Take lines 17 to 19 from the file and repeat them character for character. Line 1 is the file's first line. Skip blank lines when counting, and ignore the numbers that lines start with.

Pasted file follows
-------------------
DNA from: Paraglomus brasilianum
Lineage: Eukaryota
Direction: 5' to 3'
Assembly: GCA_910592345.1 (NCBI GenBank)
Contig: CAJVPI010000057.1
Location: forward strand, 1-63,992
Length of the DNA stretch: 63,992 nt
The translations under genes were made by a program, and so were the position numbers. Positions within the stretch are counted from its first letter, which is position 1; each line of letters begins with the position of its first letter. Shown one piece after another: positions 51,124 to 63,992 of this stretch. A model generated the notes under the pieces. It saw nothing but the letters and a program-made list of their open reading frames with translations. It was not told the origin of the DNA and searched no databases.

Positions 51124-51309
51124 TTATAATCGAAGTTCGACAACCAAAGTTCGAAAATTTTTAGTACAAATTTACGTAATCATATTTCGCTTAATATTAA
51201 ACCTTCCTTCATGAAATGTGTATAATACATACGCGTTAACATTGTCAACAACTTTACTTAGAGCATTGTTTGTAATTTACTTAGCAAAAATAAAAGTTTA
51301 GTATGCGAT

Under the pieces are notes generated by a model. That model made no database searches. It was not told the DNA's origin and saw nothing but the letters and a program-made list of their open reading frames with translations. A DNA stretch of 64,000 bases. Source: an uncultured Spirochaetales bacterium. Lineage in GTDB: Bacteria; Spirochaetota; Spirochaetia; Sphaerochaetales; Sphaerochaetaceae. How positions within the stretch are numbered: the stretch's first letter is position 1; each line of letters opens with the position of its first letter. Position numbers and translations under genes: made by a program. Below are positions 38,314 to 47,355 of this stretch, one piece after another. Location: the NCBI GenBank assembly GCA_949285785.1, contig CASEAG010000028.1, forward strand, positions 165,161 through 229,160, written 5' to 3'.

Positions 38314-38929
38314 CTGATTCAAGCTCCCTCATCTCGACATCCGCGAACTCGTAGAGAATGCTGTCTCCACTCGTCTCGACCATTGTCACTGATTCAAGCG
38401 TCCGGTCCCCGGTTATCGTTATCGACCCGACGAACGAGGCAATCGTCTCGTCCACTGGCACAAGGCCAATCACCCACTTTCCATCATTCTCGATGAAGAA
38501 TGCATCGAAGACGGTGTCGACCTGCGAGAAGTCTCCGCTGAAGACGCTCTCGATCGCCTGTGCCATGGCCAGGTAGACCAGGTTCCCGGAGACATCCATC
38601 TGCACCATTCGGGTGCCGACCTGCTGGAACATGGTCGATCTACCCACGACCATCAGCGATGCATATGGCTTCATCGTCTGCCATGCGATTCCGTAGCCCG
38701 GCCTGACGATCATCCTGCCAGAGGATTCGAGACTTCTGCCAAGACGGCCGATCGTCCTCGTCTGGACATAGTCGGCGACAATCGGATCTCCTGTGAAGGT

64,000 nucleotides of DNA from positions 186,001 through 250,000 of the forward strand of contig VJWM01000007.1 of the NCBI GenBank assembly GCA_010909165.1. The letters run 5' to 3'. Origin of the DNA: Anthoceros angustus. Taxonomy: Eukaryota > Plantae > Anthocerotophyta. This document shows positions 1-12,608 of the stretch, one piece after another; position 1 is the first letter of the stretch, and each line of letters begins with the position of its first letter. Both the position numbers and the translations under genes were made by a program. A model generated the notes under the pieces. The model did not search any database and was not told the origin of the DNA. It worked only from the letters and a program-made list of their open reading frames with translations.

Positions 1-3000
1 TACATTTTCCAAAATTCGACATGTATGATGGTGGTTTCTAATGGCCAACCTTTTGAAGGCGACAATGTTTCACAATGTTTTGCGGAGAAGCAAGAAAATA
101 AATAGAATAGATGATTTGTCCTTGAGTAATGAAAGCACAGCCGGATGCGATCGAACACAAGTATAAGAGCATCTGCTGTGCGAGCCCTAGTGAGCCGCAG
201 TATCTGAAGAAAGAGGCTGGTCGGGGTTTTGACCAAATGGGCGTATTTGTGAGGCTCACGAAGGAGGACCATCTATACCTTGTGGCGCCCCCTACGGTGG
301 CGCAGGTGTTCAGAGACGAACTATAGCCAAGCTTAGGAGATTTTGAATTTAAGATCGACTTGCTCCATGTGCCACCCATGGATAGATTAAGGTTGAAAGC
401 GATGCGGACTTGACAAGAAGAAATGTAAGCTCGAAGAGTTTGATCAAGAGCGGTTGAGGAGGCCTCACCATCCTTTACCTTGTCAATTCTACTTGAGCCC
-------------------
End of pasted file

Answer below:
38501 TGCATCGAAGACGGTGTCGACCTGCGAGAAGTCTCCGCTGAAGACGCTCTCGATCGCCTGTGCCATGGCCAGGTAGACCAGGTTCCCGGAGACATCCATC
38601 TGCACCATTCGGGTGCCGACCTGCTGGAACATGGTCGATCTACCCACGACCATCAGCGATGCATATGGCTTCATCGTCTGCCATGCGATTCCGTAGCCCG
38701 GCCTGACGATCATCCTGCCAGAGGATTCGAGACTTCTGCCAAGACGGCCGATCGTCCTCGTCTGGACATAGTCGGCGACAATCGGATCTCCTGTGAAGGT